EVER wonder what the view would be like from inside a hot-air balloon?
Monitor photographer Robert Harbison did. And when he had a chance to find out a few years ago, he made sure he brought his camera along.
This balloon was being inflated for a lighter-than-air flying extravaganza in Kent, Wash. Peering inside, Harbison was surrounded by the hoarse whoosh of a hot-air burner coaxing the fabric to life. A pinwheel of color vibrated around him. On the walls, shadow people - shades of those standing outside - wavered and watched in silent awe.
Balloons were the first way mankind broke its chains to the earth, preceding heavier-than-air flying craft by a century. Pilatre de Rozier and the Marquis d'Arlandes made the first manned flight, lazily drifting 5-1/2 miles over Paris on Nov. 21, 1783, in a balloon designed by the Montgolfier brothers, Jacques Etienne and Joseph.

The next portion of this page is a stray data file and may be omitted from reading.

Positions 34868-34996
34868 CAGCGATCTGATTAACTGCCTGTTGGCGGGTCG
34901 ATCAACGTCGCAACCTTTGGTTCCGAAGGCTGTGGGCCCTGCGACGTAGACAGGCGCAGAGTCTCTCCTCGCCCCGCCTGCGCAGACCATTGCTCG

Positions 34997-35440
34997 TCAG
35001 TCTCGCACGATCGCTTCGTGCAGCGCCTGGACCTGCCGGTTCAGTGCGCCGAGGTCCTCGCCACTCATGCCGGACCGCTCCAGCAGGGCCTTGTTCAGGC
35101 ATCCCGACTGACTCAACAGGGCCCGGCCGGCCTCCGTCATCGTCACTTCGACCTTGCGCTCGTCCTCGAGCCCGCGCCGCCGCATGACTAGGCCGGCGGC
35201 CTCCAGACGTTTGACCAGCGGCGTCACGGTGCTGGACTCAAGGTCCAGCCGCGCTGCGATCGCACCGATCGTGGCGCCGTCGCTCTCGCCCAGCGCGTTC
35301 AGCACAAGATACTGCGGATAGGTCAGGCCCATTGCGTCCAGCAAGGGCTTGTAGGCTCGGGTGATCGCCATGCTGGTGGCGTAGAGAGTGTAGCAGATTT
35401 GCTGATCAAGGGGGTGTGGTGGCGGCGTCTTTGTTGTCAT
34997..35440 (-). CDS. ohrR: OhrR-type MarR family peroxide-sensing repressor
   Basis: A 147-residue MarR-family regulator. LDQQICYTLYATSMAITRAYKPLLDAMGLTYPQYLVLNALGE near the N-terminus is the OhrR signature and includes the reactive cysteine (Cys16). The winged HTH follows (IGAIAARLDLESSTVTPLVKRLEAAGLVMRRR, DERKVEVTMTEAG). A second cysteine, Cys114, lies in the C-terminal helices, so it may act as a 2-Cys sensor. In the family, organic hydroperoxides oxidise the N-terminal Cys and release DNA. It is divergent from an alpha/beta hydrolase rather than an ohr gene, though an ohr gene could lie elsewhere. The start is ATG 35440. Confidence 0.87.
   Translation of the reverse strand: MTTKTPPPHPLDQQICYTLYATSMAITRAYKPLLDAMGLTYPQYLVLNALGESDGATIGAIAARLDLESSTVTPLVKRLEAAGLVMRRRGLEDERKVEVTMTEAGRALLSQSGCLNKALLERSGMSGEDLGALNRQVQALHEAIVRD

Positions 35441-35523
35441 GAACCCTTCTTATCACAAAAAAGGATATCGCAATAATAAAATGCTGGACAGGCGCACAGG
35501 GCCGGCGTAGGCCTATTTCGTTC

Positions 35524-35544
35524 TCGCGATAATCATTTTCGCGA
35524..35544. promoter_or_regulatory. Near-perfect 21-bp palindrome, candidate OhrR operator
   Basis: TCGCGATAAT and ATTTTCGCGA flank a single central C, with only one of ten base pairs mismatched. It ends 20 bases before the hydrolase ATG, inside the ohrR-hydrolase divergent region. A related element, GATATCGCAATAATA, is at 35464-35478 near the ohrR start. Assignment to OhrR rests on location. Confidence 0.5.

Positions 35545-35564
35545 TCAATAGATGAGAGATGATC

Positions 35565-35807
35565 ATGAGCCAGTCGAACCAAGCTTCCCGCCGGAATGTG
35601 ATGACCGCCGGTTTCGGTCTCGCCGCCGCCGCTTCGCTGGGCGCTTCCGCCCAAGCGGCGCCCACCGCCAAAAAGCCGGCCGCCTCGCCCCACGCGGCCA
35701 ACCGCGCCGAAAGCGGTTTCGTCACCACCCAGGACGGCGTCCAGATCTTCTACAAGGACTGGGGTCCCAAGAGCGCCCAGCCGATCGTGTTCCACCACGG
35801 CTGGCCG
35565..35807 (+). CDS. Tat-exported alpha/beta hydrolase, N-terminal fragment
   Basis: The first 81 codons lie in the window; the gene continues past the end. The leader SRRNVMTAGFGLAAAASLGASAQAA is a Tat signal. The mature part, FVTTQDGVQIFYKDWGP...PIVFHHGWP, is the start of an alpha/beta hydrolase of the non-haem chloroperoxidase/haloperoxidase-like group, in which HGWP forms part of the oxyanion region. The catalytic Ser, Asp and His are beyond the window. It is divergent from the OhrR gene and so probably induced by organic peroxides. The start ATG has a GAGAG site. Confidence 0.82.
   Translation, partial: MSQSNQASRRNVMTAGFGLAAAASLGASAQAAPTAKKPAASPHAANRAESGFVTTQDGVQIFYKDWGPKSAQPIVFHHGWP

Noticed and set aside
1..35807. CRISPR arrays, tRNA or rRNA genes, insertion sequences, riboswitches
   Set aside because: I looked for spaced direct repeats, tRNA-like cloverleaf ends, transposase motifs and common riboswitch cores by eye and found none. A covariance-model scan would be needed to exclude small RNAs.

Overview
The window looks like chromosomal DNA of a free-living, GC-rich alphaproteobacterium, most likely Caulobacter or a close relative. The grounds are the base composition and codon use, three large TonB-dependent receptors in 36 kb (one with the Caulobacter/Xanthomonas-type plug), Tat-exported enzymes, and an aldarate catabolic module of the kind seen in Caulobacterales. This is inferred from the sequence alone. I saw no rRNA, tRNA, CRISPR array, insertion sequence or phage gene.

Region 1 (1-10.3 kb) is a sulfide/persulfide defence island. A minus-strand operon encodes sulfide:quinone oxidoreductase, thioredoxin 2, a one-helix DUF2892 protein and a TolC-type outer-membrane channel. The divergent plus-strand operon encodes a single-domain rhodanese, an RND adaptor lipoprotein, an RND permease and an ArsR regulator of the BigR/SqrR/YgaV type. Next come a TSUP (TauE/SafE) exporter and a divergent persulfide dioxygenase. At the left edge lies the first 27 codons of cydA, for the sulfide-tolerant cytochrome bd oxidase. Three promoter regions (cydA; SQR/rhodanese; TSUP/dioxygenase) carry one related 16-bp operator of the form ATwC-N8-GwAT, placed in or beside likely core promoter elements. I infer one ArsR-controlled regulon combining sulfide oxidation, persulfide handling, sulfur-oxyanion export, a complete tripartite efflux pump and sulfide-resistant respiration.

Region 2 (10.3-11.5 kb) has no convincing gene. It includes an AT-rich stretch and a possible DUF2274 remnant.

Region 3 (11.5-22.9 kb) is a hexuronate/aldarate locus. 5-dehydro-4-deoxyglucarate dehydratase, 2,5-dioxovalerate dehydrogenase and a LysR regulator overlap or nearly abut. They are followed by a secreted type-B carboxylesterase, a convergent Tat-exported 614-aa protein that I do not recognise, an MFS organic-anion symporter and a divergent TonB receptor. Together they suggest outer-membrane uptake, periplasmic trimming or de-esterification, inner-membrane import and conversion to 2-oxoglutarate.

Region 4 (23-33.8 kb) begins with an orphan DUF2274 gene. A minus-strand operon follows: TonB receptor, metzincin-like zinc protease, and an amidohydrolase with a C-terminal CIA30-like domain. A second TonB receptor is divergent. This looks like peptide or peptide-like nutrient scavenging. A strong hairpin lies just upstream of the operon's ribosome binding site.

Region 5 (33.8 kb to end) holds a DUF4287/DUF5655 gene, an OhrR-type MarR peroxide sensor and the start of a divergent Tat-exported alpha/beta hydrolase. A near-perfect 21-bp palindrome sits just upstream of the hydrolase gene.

Today's aeronauts usually don't set a record when they ascend. These latter-day Phileas Foggs, even though their journeys fall far short of 80 days or around the world, just love to lift off into the air and announce themselves to the groundlings with their unmistakable party-colored airships. These flashy craft don't need to fly over the rainbow; they bring one along. They're sky-high flights of fancy - or, at the very least, fancy flights.